Bonte slides a piece of paper to Osei, “My compound at this address. No more than two trucks and four men. The money will be ready.”
The bodyguard arrives with the bottles of coca cola. Osei takes one and holds it up, Bonte and Kevin do the same, “Here’s to the beginning of many successful business transactions.”
On the third attempt Colleen answers the phone. “Hello?” she says.
“Hey baby,” Kevin says. He sees a forgotten headdress on the floor and moves it around with his foot.
“Hey,” Colleen responds, high and uneven.
“She had an attack last night. I just came home from the hospital to grab some things and go back.”
“Oh no,” Kevin says as his ribcage slumps into his belly.
“What did they say?”
“They don’t know. They’re doing a bunch of tests.” Colleen sniffs into the receiver.
In the dark of the night Kevin studies the missing flakes of paint on the wall. “Our baby…” He trails off.
“Yes,” Colleen sniffs again.
“Well… I’m flying back tomorrow night. So… I’ll see you in two days,” Kevin tells her, his voice sounds as if it’s traveling through a clogged air filter.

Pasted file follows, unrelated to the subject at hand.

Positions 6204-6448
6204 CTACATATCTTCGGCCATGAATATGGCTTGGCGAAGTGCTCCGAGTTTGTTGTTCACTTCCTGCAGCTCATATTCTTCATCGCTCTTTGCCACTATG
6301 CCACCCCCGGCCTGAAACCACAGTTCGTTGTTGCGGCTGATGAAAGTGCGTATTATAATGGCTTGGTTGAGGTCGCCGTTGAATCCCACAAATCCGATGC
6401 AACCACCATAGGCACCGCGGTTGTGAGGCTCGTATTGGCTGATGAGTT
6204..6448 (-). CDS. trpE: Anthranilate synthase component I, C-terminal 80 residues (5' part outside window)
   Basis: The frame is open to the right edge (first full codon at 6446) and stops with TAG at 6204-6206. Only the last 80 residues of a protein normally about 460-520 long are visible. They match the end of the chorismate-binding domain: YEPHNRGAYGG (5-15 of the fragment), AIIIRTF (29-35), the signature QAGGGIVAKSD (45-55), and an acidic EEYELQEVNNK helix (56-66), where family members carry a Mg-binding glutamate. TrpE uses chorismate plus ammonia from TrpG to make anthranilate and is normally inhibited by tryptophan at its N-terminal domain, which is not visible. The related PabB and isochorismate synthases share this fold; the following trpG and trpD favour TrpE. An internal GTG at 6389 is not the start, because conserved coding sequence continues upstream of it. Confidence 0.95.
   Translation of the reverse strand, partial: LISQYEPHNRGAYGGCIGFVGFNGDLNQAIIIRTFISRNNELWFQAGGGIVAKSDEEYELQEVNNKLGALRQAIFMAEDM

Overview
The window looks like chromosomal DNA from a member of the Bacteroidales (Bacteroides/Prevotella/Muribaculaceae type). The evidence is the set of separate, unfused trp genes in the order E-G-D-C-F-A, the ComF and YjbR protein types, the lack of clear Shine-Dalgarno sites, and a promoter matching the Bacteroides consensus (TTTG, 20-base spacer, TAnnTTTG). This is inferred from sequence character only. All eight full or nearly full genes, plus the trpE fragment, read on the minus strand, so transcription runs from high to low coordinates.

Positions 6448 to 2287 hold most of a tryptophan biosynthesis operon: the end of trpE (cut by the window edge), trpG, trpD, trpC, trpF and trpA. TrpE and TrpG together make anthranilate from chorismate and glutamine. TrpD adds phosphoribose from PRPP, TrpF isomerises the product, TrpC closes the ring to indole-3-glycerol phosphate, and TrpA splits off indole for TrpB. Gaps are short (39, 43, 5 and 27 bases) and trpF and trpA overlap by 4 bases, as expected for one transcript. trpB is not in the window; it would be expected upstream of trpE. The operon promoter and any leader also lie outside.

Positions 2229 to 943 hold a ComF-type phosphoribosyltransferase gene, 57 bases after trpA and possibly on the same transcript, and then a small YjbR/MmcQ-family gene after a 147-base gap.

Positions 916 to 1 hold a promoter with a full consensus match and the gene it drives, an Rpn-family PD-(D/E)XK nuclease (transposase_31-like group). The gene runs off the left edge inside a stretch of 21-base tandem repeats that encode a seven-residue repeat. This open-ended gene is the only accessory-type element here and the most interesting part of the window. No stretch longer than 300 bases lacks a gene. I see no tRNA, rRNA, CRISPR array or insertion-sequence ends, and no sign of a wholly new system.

“Love you,” Kevin says. Colleen hangs up without another word. Tears hit the floor between his feet and retain their spherical shape. Before long there are many, sitting like miniature snow globes on the dust.
The phone rings in Kevin’s room and startles him. He looks out the window and sees that it’s early; the horizon is muffled and indistinct. Crackling is heard, like pigskin over an open fire. Kevin picks up the phone.
“Hello, Kevin. It is Bonte.”
“Yes, what’s going on?”
“Do you hear the guns? They are fighting a kilometre from the city.”
“Fuck. What do we do?”
“I’m coming right now. Pack your bag. Osei’s men will meet us in one hour. I am hoping the Army is busy and we can sneak behind.”
“Do you have the money ready?”
“Yes, the transfer goes through and I have it waiting here.”
Kevin hangs up and throws all his clothes and satellite phone into his leather travel bag. The attendant downstairs is absent and doesn’t answer when Kevin rings the bell. He waits and waits but no one is around. Army men rush by outside and shout to each other.
Bonte’s vehicle slides into the curb and the front right hubcap scrapes against the pockmarked concrete. “Get in!” Bonte screams through the open passenger side window.
As they speed off down the street, more men in fatigues scramble in every direction. The boulevard, once dense and clamorous, is absent and hushed. Doors and windows are shut and locked. “They have broken the front line,” Bonte says as he recklessly speeds through a crumbling neighbourhood.